One metre distance to be allowed in colleges under certain circumstances

One-way systems and controlled access to accommodation among new measures for colleges

Students and staff in colleges are to be allowed to keep just one metre of social distance instead of two in teaching settings where a two metre distance is not possible, following the release of guidelines for the reopening of higher education.

The guidelines for implementing public health measures in higher education institutions outline that a two metre distance should be maintained where possible, but that one metre is acceptable in instances where teaching could not be delivered if a two metre distance was put in place.

Face coverings should be worn in cases where the distance between students or staff and students has been reduced to between one and two metres, the guidelines advise.

“Under such circumstances the distance between student seats or workstations may be reduced to (but not less than) one metre, with appropriate precautions to minimise the risk of viral transmission, and specific provision made for vulnerable students,” the guidelines say.

A physical distance of two metres should be maintained where possible. However, there are many situations where tuition can only be realistically delivered with less than two metres (but no less than one metre) distancing between students, and some exceptional circumstances (confined to laboratory and practical tuition) where two metre distance cannot be maintained between staff and students.” 

“This is safe and should proceed, provided both staff and students take appropriate mitigation measures,” according to the guidelines.

Mitigation measures outlined by the guidelines include good hand hygiene, coughing and sneezing etiquette, and face coverings where social distance is between one and two metres.

The Irish Universities Association (IUA) said that higher education institutions have “unanimously welcomed the publication of the Implementation Guidelines for Public Health Measures in HEIs”.

“The Guidelines include a range of context-specific measures for Higher Education Institutions that have been drawn up by senior public health experts within the sector and endorsed by the Health Protection Surveillance Centre of the Health Service Executive,” the IUA said.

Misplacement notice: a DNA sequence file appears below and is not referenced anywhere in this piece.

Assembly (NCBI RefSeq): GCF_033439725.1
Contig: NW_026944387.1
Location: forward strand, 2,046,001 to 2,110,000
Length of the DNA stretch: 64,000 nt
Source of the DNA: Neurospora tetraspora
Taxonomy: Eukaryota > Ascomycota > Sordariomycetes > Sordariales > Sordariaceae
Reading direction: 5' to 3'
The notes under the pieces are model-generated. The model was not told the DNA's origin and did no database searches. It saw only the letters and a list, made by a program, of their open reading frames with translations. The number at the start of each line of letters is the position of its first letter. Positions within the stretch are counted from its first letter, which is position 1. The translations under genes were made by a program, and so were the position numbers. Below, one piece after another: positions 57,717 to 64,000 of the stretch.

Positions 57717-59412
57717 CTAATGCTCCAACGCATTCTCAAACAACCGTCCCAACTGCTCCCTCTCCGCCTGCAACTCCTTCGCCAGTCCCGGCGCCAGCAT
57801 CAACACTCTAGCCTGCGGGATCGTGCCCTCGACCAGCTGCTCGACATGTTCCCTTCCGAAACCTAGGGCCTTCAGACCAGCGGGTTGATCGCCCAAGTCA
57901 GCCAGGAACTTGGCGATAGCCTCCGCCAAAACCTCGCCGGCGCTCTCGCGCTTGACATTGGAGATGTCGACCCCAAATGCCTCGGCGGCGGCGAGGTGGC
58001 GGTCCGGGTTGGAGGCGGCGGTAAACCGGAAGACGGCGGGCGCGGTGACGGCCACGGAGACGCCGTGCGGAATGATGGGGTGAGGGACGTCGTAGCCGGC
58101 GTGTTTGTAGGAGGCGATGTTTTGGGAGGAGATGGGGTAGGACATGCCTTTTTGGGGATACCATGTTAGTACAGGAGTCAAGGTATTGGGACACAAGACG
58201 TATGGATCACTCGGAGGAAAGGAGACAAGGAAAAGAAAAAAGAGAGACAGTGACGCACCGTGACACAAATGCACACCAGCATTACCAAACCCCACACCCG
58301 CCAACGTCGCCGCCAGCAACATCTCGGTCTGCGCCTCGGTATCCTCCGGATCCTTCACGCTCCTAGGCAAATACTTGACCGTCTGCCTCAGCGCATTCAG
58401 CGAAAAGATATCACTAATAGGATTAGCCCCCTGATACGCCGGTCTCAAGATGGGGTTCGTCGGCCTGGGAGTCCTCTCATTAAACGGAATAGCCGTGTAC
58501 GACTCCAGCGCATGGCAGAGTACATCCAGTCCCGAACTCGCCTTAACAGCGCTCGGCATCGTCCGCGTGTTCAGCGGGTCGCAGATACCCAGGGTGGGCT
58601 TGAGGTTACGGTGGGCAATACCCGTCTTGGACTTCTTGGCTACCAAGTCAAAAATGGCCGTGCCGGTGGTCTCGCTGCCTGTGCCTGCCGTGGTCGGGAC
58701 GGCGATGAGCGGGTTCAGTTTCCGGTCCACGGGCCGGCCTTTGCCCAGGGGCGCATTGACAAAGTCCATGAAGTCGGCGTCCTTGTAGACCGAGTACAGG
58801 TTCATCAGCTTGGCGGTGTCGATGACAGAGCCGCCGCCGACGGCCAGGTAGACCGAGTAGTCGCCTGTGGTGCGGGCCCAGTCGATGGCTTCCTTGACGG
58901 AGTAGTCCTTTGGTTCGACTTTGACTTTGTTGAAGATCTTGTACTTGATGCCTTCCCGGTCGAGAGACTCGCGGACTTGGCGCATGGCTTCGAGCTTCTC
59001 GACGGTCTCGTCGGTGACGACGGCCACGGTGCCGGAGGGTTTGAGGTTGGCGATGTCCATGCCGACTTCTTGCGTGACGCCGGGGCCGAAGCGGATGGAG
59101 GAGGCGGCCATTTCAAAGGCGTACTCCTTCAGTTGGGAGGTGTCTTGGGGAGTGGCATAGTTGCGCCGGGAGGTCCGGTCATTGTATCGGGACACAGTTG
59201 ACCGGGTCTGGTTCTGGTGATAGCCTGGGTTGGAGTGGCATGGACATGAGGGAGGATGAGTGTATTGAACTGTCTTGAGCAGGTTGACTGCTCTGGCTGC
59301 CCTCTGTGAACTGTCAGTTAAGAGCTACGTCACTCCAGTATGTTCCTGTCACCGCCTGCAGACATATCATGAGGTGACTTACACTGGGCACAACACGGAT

“The over-riding objective is to ensure the safe return of all staff and students to on-campus activity this autumn.”

Colleges and universities have been guided to introduce protocols for safe access to indoor spaces, particularly by using a one-way system or marked lanes to separate people moving into, out of, and around the building.

Limiting access to a campus overall has been deemed impractical and of little impact, as the risk of Covid-19 spreading outdoors is low.

Access to student accommodation should be controlled by the institution, the guidelines suggest, and students should not visit other buildings or host guests.

In June, Trinity announced that residents would not be allowed to have overnight guests or to hold parties in their rooms during Michaelmas Term.

The guidelines recommend that colleges have a “alternative residence space” for students living on campus who develop symptoms of Covid-19, and a space where students who live off-campus, such as in a family home, to to “wait safely away from others while waiting pick up from campus”.

There is no maximum time length imposed on how long a teaching session can last, or how long a person can spend in a research laboratory or office space, as long as social distancing and other measures are followed.

For postgraduate research students, the guidelines say that rotas could be used to minimise the number of people in a room at any given time.

Higher education institutions have been told that communication with their members and surrounding community will be key to raising awareness of how Covid-19 spreads, how to limit that spread, and other accurate information about risk and prevention.

The guidelines point to the differences between third level institutions and primary and secondary schools, such as the age of students, the scale of the campus, the number of daily contact hours, and that students generally are not confined to only one building, as well as buildings with better ventilation than most primary or secondary schools.

The IUA said that higher education institutions “will now work to finalise their plans for the next academic year based on these Guidelines and in collaboration with local staff and student representatives”.

Trinity’s new academic year is due to begin on September 28, three weeks later than in a usual year.

New first year students are to start lectures on October 5, with Freshers’ Week and teaching for returning students beginning on September 28. 

Most lectures are to take place online, while smaller group teaching, such as tutorials and laboratory sessions, are to take place in person.

Lauren Boland

Lauren Boland was the Editor of the 67th volume of Trinity News. She is an English Literature and Sociology graduate and previously served as Deputy Editor, News Editor and Assistant News Editor.